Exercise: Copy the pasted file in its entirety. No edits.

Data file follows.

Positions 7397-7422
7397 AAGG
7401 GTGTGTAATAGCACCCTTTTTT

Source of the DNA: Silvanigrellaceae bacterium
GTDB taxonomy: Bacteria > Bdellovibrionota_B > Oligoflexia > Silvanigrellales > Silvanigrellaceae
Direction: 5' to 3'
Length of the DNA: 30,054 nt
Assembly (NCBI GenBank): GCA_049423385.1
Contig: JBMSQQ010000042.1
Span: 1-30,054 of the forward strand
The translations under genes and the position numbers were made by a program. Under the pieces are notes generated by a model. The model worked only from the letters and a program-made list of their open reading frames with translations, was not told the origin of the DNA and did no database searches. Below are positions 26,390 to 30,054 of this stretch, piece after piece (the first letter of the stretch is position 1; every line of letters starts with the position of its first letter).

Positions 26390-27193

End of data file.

Positions 7397-7422
7397 AAGG
7401 GTGTGTAATAGCACCCTTTTTT

Source of the DNA: Silvanigrellaceae bacterium
GTDB taxonomy: Bacteria > Bdellovibrionota_B > Oligoflexia > Silvanigrellales > Silvanigrellaceae
Direction: 5' to 3'
Length of the DNA: 30,054 nt
Assembly (NCBI GenBank): GCA_049423385.1
Contig: JBMSQQ010000042.1
Span: 1-30,054 of the forward strand
The translations under genes and the position numbers were made by a program. Under the pieces are notes generated by a model. The model worked only from the letters and a program-made list of their open reading frames with translations, was not told the origin of the DNA and did no database searches. Below are positions 26,390 to 30,054 of this stretch, piece after piece (the first letter of the stretch is position 1; every line of letters starts with the position of its first letter).

Positions 26390-27193